Permafrost scientist receives big award for studies in Nunavik, Nunavut
Michel Allard receives $100,000 Weston Family Prize for Lifetime Achievement in Northern Research
Permafrost expert Dr. Michel Allard of Université Laval has received the 2017 Weston Family Prize for Lifetime Achievement in Northern Research, an honour that comes with a $100,000 grant.
“I’ve had the privileged opportunity to work closely with the Nunavik and Nunavut communities examining the impacts of permafrost in those regions and the vulnerabilities Inuit and First Nation communities face due to global warming,” Allard said in a news release announcing the award.
His research has led to advancements in technology that have been applied to communities across the Arctic, said the release on the award, which was given to Allard Dec. 13 at the ArcticNet conference in Quebec City.
Allard, who received a Governor General’s Polar Medal in 2015, has authored and co-authored more than 130 papers in scientific journals and has written more than 50 reports related to the impact of permafrost on communities and infrastructure, the release said.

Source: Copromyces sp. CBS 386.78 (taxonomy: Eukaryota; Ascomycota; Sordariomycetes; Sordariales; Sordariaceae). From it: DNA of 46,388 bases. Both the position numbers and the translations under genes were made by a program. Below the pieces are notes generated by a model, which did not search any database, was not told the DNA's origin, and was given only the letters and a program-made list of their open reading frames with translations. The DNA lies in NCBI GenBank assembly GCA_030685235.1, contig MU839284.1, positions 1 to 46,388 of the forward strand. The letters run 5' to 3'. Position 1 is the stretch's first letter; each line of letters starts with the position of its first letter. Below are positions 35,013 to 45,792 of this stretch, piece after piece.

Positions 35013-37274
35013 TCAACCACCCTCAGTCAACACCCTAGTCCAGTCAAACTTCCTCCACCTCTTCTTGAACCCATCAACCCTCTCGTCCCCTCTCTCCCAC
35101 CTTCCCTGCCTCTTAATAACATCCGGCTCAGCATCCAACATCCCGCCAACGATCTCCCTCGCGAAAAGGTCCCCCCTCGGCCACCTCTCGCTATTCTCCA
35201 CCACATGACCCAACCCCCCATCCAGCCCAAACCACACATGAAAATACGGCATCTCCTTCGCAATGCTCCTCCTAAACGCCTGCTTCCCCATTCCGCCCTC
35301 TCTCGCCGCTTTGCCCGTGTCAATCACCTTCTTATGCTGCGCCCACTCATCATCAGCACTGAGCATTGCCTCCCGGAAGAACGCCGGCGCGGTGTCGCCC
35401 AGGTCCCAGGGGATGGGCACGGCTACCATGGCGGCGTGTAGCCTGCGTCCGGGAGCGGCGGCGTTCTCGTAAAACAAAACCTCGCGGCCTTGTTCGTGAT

He has also mentored over 120 students and serves on advisory committees for Canada’s northern transportation and mining industries.
“By prioritizing engagement with First Nations and Inuit communities, Dr. Allard revolutionized the way research is conducted in the North. His work has led to significant advancements in scientific technology and the development of sustainable infrastructure that addresses the unique challenges of this region,” said Geordie Dalglish, the director of The W. Garfield Weston Foundation and chair of its northern committee.
The prize includes a $50,000 award to the recipient, $50,000 to support a postdoctoral fellowship of the recipient’s choice, and additional money for Inuit engagement and travel.
Now in its seventh year, the Weston Family Prize for Lifetime Achievement in Northern Research, donated by The W. Garfield Weston Foundation, honours an individual’s leadership and commitment to northern environmental research.